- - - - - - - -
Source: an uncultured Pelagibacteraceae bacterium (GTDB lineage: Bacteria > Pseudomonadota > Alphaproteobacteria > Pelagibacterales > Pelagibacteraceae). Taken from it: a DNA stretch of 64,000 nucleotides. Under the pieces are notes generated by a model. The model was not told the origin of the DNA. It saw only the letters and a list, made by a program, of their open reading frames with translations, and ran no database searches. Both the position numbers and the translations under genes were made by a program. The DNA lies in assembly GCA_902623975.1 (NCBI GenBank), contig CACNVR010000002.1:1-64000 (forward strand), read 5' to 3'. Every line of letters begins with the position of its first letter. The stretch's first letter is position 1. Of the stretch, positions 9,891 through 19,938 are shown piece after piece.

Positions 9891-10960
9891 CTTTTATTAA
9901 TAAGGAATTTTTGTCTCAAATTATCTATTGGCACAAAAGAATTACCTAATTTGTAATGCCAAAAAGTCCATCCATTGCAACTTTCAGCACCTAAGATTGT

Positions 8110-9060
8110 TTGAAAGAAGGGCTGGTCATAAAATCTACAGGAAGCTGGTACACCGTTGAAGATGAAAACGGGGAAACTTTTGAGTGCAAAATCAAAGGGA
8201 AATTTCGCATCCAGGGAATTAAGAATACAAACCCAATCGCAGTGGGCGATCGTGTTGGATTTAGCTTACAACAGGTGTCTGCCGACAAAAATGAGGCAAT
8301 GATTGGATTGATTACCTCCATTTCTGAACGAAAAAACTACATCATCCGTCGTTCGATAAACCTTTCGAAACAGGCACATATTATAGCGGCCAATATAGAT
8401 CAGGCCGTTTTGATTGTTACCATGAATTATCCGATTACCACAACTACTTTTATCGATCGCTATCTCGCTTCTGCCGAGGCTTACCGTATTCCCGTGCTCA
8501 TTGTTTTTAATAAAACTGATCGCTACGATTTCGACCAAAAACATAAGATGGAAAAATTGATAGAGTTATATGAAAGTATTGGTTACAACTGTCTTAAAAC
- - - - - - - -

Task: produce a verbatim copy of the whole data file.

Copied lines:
Source: an uncultured Pelagibacteraceae bacterium (GTDB lineage: Bacteria > Pseudomonadota > Alphaproteobacteria > Pelagibacterales > Pelagibacteraceae). Taken from it: a DNA stretch of 64,000 nucleotides. Under the pieces are notes generated by a model. The model was not told the origin of the DNA. It saw only the letters and a list, made by a program, of their open reading frames with translations, and ran no database searches. Both the position numbers and the translations under genes were made by a program. The DNA lies in assembly GCA_902623975.1 (NCBI GenBank), contig CACNVR010000002.1:1-64000 (forward strand), read 5' to 3'. Every line of letters begins with the position of its first letter. The stretch's first letter is position 1. Of the stretch, positions 9,891 through 19,938 are shown piece after piece.

Positions 9891-10960
9891 CTTTTATTAA
9901 TAAGGAATTTTTGTCTCAAATTATCTATTGGCACAAAAGAATTACCTAATTTGTAATGCCAAAAAGTCCATCCATTGCAACTTTCAGCACCTAAGATTGT

Positions 8110-9060
8110 TTGAAAGAAGGGCTGGTCATAAAATCTACAGGAAGCTGGTACACCGTTGAAGATGAAAACGGGGAAACTTTTGAGTGCAAAATCAAAGGGA
8201 AATTTCGCATCCAGGGAATTAAGAATACAAACCCAATCGCAGTGGGCGATCGTGTTGGATTTAGCTTACAACAGGTGTCTGCCGACAAAAATGAGGCAAT
8301 GATTGGATTGATTACCTCCATTTCTGAACGAAAAAACTACATCATCCGTCGTTCGATAAACCTTTCGAAACAGGCACATATTATAGCGGCCAATATAGAT
8401 CAGGCCGTTTTGATTGTTACCATGAATTATCCGATTACCACAACTACTTTTATCGATCGCTATCTCGCTTCTGCCGAGGCTTACCGTATTCCCGTGCTCA
8501 TTGTTTTTAATAAAACTGATCGCTACGATTTCGACCAAAAACATAAGATGGAAAAATTGATAGAGTTATATGAAAGTATTGGTTACAACTGTCTTAAAAC